How do you feel about 'The Smurfs'?
I rather enjoyed that the animated series "The Smurfs," a show in which I learned a lot about classical music, remained sealed in a time vault of memory. Unless magically capturing the mood of the 1980s, these perfectly strange blue creatures of youth should be left alone.
If only Brett Easton Ellis had written the script for the newest take.
But then I wonder what fans of the "Smurfs" creator, Belgian cartoonist Peyo, who debuted the first "Smurfs" comic in 1958, felt about the television series? Or how about viewers of the first "Smurfs" movie, "Les Aventures des Schtroumpfs" (1965), or those crazy for the second "Smurfs" movie, "The Smurfs and the Magic Flute" (1976)? How did they feel?
Yes, I need to calm down. With that, check out the teaser trailer for the movie, opening next summer.
The actress is in talks
According to Wikipedia, it was no dream.
And then I thought, wasn't that a disco hit by the late Andy Gibb, the other brother of Maurice, Robin and Barry? Or was that also a dream I had one night? Oh, no, that was "Shadow Dancing."
OK, my Lee Daniels and brothers Gibb obsessions aside, actress Rebecca Hall ("Vicky Cristina Barcelona," "The Town") is in talks to star in "Shadow Dancer," adapted from the book by Tom Bradby.
Here's more from Variety:
"Pic will be directed by 'Man on a Wire' helmer James Marsh and is produced by Unanimous Pictures' Chris Coen. Ireland's Element Pictures is also on board to produce, along with Blighty's BBC Films, while Gallic shingle Wild Bunch is also backing the project.
"Story, adapted by Bradby, follows the tale of a young woman, a former IRA terrorist turned informer for Blighty's MI5. Her brothers are both heavily involved with the IRA and her husband was killed by Brit security forces. But when she is arrested over an aborted bombing attempt in London, she is forced to reveal her past if she wishes to see her children again.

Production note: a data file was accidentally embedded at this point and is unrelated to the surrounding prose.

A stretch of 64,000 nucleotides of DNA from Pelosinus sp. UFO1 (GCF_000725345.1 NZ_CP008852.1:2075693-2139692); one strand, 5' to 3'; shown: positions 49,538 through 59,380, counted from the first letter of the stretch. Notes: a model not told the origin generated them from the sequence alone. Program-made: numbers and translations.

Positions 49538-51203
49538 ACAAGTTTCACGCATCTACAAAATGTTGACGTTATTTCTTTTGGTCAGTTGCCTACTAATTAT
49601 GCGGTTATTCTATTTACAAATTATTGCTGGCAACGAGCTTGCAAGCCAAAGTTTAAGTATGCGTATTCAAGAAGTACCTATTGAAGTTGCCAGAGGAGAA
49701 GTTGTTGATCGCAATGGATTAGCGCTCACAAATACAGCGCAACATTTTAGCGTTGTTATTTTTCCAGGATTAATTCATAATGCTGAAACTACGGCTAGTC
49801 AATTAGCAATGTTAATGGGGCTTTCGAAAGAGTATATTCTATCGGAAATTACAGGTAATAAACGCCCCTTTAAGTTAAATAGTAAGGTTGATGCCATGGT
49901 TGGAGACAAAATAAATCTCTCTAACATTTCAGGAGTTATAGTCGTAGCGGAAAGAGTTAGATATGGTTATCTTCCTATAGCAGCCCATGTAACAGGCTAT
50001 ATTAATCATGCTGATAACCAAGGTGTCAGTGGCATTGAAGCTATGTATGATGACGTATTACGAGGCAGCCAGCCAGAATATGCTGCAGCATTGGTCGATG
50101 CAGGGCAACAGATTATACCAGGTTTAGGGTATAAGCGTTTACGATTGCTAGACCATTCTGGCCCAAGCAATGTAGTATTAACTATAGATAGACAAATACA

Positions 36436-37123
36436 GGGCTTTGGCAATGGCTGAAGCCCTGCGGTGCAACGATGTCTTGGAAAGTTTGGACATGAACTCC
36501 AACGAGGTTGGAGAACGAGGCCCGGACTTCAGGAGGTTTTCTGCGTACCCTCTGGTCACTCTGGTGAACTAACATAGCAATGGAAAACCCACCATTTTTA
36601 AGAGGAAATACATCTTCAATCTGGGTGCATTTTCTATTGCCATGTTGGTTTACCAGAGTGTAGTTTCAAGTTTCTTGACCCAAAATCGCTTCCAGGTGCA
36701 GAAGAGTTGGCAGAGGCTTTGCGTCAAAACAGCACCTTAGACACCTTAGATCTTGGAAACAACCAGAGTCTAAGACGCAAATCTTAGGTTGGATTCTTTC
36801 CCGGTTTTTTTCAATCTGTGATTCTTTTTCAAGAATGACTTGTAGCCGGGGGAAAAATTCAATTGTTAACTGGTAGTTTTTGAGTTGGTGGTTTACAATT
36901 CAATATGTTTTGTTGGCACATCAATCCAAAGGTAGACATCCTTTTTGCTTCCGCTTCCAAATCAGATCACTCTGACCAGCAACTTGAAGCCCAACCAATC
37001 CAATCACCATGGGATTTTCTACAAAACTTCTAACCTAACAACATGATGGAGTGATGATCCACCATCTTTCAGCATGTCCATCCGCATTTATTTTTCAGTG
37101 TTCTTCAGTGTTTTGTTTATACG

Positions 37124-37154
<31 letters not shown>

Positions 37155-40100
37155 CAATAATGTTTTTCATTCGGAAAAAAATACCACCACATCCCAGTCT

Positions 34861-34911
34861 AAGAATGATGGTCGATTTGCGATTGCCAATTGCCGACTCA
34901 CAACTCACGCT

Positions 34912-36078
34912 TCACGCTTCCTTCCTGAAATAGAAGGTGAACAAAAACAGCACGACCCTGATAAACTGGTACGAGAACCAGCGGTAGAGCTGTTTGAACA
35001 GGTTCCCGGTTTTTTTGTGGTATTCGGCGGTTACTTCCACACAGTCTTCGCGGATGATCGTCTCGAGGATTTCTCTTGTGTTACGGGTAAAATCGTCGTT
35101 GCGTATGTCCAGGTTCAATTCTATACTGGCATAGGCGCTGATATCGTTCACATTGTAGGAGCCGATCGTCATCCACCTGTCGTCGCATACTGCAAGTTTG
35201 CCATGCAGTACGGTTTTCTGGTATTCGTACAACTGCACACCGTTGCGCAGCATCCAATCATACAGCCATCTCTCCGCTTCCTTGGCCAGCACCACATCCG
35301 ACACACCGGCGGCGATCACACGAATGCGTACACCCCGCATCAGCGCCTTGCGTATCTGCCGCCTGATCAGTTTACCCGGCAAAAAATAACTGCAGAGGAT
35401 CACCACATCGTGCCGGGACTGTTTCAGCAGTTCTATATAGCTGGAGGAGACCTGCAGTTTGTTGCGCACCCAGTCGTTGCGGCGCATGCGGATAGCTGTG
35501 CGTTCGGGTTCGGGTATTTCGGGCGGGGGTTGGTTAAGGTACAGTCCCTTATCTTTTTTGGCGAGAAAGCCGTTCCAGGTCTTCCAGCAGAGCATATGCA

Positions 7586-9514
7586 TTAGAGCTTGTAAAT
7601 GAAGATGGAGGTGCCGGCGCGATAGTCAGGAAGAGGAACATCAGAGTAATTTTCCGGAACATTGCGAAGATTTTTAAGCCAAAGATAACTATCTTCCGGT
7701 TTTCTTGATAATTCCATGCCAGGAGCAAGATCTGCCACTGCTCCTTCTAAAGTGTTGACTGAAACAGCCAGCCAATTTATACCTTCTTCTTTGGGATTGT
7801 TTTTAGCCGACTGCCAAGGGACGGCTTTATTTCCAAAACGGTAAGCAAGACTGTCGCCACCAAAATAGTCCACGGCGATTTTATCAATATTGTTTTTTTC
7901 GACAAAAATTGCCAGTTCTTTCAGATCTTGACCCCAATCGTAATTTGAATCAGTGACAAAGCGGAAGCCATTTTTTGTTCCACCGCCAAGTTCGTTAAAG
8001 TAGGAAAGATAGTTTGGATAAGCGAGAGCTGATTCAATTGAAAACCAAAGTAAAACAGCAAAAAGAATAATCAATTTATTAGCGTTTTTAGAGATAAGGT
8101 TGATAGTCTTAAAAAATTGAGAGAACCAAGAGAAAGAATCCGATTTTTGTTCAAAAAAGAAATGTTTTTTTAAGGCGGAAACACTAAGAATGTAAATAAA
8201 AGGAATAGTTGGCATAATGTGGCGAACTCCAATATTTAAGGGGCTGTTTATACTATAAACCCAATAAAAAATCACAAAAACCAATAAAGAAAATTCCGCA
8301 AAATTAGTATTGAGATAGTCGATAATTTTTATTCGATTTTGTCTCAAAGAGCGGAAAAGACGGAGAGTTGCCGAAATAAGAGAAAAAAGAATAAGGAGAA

Who will be next year's Oscar host?
This is the query floating around the Net (as last year's Oscar winner Sandra Bullock likes to call the Internet), and a good one. I have no idea.
TheWrap looks at the wondering and comes up with some contenders:
"The show’s producers, Bruce Cohen and Don Mischer, have been in place for more than three months now, and we’re now past the time when the last Oscar hosts, Steve Martin and Alec Baldwin, were announced.
"According to Deadline, Cohen and Mischer offered the gig to the well-received 2009 host, Hugh Jackman, who declined; I’ve been told by someone on the production side that Justin Timberlake’s name was in the mix early on as well.
"So who will they get?
"These thoughts were inspired by musings at In Contention, where Guy Lodge puts in a vote for Steve Martin (his favorite past host, and mine) hosting not with Baldwin, but with Tina Fey, and by reader suggestions there and at Awards Daily and The Envelope and Hollywood Elsewhere."
The animated picture is tops at the box office
In second place was Todd Phillips "Due Date," a movie that didn't hit the critical pay dirt of his previous R-rated adventure, "The Hangover," but the pairing of Robert Downey Jr. and Zack Galifianakis drew in audiences, grossing $33.5 million.
At third was yet another critically mixed picture, Tyler Perry's "For Colored Girls." In spite of showing in fewer theaters, the more serious drama for the prolific Perry racked up $20.1 million. Impressive.